The UK now has the highest coronavirus death rate in the world, shocking data has revealed.
Britain was averaging 935 daily fatalities in the week up to January 17, or the equivalent of 16.5 people in every million.
Statistics compiled by the Oxford University-based research platform Our World in Data shows no other country currently has a higher death rate per capita.
Britain overtook the Czech Republic, which had been at the top since January 11 with a death rate of 16.3, after publishing its latest death figures on Sunday night, when there were 671 victims.
Fatality statistics on the weekend and on Mondays in the UK tend to be lower due to a reporting lag, which means the country's death rate could surge even further into the lead this week.Insurance Loans Mortgage Attorney Credit Lawyer
However there are signs that Britain's crisis is starting to slow thanks to its third national lockdown. Infections are down by a fifth in seven days and deaths are expected to follow in the coming weeks.
Rounding out the top five countries with the worst death rates are Portugal (14.82 per million), Slovakia (14.55) and Lithuania (13.01). Panama is the only country in the top 10 list which is not in Europe.
Mainland Europe has become the epicentre of the pandemic since last October, accounting for around a third of global deaths.
The 52 countries and territories in the region have recorded an average of 5,570 deaths every day - 17 percent higher than a week earlier.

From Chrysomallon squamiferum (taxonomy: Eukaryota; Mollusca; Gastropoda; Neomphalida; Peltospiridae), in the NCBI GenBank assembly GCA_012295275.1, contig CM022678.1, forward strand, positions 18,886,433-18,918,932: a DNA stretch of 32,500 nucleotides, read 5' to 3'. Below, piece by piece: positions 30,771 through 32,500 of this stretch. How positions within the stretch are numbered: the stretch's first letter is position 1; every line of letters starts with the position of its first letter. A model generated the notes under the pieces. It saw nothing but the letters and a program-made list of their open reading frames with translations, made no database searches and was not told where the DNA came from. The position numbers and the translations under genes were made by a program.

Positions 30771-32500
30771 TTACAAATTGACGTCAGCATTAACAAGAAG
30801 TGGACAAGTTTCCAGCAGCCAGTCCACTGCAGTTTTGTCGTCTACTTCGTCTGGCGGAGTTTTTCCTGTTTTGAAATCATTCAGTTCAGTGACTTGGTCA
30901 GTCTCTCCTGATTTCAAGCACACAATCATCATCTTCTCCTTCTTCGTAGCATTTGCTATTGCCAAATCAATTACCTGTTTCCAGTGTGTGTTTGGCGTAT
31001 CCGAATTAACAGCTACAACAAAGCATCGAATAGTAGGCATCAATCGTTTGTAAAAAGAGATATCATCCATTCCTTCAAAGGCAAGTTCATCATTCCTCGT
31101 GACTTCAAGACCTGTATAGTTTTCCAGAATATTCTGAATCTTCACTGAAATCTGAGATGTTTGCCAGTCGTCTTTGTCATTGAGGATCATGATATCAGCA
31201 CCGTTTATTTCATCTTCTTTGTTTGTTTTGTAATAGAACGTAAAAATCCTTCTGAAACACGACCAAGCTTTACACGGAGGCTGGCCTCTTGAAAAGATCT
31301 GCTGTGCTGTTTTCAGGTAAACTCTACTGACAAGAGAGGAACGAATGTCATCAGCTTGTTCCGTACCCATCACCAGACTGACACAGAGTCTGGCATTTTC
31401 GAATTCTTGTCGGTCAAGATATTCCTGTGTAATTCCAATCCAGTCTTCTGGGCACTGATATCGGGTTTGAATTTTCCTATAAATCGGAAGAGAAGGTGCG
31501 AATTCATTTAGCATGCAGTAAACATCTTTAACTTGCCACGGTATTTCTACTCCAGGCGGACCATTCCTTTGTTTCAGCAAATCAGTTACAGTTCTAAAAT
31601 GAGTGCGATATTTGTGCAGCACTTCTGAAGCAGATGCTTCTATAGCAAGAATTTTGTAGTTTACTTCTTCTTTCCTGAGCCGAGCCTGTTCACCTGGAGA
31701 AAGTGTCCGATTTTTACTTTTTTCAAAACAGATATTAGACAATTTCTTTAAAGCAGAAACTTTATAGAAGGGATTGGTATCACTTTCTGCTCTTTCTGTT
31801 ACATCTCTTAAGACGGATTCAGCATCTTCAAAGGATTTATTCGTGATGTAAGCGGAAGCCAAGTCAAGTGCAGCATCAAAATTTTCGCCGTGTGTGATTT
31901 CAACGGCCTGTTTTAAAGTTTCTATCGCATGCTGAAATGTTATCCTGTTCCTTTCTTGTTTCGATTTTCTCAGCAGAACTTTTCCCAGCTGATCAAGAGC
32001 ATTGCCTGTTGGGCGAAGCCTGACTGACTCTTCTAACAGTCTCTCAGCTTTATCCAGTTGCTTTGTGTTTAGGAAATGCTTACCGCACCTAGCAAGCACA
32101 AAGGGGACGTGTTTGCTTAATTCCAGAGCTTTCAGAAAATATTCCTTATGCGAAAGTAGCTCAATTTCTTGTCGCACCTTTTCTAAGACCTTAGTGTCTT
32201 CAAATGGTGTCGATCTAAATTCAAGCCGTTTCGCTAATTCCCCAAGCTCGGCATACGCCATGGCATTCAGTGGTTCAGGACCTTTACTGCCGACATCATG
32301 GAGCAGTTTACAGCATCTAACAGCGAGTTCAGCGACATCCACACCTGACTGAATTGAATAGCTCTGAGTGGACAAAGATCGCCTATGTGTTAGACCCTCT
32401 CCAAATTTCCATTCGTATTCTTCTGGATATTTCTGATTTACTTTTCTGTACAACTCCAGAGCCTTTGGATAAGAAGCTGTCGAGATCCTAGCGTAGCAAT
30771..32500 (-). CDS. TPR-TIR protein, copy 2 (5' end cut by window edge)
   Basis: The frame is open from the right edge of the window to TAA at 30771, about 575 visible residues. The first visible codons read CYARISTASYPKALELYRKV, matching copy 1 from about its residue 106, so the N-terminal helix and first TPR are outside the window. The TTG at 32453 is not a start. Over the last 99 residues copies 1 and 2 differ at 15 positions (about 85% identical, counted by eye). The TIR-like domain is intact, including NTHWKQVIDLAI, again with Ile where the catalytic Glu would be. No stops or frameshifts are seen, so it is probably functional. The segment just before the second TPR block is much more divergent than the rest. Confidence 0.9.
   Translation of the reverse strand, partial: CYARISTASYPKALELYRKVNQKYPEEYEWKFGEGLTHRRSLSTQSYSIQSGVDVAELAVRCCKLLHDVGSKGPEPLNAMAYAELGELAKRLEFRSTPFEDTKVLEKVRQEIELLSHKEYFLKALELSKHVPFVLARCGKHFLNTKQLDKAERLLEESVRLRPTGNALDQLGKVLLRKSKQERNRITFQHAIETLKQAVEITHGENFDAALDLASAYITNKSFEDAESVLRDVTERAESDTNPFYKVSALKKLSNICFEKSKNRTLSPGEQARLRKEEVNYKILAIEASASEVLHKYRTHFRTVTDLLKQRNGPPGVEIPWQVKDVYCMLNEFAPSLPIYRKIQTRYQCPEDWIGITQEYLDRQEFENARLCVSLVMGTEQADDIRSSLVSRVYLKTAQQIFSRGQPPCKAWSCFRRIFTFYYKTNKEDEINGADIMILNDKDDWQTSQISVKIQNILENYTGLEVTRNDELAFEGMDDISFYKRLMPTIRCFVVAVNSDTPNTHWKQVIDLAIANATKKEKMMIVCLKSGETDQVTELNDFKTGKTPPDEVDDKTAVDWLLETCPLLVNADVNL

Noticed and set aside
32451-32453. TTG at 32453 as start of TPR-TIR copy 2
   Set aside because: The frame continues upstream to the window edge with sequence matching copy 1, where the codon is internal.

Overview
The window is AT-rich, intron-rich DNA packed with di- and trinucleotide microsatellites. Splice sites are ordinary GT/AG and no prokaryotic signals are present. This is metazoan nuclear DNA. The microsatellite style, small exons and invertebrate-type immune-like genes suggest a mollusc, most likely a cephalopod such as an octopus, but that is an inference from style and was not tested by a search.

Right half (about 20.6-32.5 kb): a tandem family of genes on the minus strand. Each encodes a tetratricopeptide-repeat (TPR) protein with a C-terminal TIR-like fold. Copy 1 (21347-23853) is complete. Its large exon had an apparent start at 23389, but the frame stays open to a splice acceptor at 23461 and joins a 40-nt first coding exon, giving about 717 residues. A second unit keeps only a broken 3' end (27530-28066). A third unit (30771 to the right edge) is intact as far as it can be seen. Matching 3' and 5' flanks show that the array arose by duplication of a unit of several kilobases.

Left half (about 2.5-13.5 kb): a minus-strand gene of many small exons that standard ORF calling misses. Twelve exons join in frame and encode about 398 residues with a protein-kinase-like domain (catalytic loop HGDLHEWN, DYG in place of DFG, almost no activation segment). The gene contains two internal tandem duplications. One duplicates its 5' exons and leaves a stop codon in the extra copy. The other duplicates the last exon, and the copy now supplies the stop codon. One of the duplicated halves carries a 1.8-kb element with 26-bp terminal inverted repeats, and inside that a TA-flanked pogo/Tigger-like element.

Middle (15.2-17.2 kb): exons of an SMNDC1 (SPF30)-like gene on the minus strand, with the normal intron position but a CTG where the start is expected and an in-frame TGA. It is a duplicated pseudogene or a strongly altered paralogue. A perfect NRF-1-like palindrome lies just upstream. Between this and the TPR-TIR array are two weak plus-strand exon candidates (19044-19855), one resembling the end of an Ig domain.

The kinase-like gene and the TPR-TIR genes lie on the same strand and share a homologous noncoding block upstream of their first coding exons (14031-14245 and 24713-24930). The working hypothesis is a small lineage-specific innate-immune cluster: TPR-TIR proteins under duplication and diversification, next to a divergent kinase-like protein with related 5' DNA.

The US and Canada have counted 407,090 altogether and saw fatalities rise by 20 per cent last week at 869 average daily deaths.
Coronavirus was the leading cause of death in England last year and accounted for one in eight fatalities, official data has revealed.
An Office for National Statistics report published today found Covid-19 was responsible for 69,101 out of 569,770 total deaths in 2020 (12.1 per cent).
The figure is slightly lower than the 78,076 on the Government's dashboard because the ONS looks at cases where Covid was mentioned on the death certificate. The official tally counts people who died within 28 days of testing positive for the virus. Number 10's figure will also be higher because it includes deaths from this January.
Dementia and Alzheimer's were the second biggest killers in England in 2020, claiming 66,060 lives, while heart disease was behind 51,979 deaths. There were just 18,656 flu and pneumonia deaths last year, 40 per cent lower than average, which is thought to be the knock-on effect of social distancing measures.Insurance Loans Mortgage Attorney Credit Lawyer
The ONS report also found that in December, deaths from all causes were 25 per cent higher than the five-year average. Covid-19 was by far the